Photo 10 Phra Sumdej Wat Rakang

I have had this Phra Somdej Wat Rakang (Photo 10) around my neck for more than 40 years (since I was 14)

Photos 2 Phra Rod Lampoon (Hariphunchai Kingdom), 3 Phra Soom Kor Thung Sethee Kampang Petch (Sukothai Kingdom), 4Phra Phong Suphan Suphanburi (Ayudhaya Kingdom), 5Phra Nang Phaya Phitsanulok (Sukothai Kingdom) , and 10 Phra Somdej Wat Rakang Bangkok (Rattnakosin Kingdom) are collectively known as Phra Benja Pakee which represent the most recognized Thai amulets.

All types of amulets are recognized in their own capacities. But of all Thai amulets, it is widely known that the most recognized and accepted amulets are made by Somdej To of Wat Rakang, called Phra Somdej Wat Rakang. In addition, of all Thai Buddhist monks, he is also most regarded by Thai Buddhists for his supernatural power and consistent kindness to all due to the supernatural occurrence experienced with Somdej To’s amulets by morally disciplined Thai Buddhists, not to mention his perfect and consistent religious ethical practice. With my strong faith in Somdej To since childhood, I choose to concentrate on my rigorous study on Somdej To and his amulets which are amplified in subsequent blogs.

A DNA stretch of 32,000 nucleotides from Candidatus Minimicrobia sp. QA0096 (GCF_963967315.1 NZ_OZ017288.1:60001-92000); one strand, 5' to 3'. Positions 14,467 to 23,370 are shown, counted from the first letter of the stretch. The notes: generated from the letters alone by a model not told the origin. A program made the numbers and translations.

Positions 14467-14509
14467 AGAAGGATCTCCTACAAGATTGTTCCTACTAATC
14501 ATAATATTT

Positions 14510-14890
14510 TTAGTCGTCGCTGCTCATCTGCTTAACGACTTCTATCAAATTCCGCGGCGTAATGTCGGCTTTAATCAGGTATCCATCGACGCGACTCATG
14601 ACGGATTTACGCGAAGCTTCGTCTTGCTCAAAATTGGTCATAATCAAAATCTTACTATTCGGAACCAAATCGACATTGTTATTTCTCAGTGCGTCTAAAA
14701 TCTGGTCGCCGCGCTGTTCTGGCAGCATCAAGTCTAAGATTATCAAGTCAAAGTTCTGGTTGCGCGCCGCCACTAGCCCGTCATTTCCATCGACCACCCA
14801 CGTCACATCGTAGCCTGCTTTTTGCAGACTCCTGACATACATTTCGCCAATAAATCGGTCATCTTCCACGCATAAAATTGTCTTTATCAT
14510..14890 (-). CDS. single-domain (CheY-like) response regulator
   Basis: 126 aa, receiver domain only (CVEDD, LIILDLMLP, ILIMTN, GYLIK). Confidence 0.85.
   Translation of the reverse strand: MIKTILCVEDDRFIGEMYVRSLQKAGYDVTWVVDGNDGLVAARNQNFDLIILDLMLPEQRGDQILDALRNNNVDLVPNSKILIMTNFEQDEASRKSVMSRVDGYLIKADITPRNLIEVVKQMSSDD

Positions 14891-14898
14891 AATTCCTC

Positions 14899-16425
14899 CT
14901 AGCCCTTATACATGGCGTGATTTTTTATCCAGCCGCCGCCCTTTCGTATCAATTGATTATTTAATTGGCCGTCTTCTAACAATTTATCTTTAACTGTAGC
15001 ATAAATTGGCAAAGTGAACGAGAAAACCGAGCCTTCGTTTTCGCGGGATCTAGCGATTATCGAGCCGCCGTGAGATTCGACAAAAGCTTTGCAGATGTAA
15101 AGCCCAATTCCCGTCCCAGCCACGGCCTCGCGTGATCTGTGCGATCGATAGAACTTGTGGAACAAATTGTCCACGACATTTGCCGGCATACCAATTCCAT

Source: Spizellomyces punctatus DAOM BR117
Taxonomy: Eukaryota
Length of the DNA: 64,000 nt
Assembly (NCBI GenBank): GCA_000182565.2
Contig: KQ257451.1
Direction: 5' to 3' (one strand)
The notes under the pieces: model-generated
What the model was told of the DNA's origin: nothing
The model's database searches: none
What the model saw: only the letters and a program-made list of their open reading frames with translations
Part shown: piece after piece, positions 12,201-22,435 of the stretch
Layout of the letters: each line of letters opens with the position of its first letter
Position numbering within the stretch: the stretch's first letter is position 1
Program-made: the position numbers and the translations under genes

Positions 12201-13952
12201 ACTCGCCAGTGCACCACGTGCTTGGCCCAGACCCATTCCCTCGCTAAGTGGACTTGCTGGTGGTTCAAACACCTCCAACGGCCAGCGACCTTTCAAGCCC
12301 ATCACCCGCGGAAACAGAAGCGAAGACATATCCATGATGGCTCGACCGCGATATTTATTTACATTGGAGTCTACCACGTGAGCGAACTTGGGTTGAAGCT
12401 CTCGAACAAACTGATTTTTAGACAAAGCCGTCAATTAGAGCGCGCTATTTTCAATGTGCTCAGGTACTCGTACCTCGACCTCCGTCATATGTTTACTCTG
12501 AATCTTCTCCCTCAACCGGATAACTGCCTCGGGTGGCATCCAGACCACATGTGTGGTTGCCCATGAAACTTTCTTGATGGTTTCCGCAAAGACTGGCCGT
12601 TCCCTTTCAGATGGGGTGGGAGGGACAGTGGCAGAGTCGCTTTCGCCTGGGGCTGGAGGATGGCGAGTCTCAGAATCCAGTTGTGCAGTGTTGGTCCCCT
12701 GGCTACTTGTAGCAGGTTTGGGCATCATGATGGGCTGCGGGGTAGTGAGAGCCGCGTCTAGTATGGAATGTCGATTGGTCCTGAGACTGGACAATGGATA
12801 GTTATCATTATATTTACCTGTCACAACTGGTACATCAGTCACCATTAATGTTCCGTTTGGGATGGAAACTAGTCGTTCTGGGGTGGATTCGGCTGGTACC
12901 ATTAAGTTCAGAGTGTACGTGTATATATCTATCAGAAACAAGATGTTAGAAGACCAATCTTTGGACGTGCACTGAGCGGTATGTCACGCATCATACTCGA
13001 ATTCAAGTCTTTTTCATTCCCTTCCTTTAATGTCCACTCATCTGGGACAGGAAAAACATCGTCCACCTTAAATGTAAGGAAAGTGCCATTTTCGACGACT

To end this article, I would like to show a picture of Jackie Chan who has Somdej TO’s amulet with him since he was a youngster. I do believe that he is very religious and a strict Buddhist.

Published by

Surayut Panchavinin

Education : MSIT(North Bangkok University) Bangkok 2011, MBA(Assumption University) Bangkok 1991, BE-Chemical Engineering(University of Canterbury) Christchurch 1986. Current Activities : Director - Zeer Property PCL Past Activities : Managing Director - Sunwood Industries PCL Managing Director - Mail Boxes Etc co. Ltd Senior positions in Investment Banking and Venture Capital businesses with leading local and international financial institutions in Thailand. I also wrote a book of some 300 pages on Somdet Wat Rakang, published in September 2013 and about to complete the second book on Somdet Wat Rakang due to publish in 2017. My skill is very much limited to Amulet of Somdet TO Wat Rakang with around 35-40 years of experience with over 10,000 lime amulets witnessed (over 2,000 with comprehensive careful review)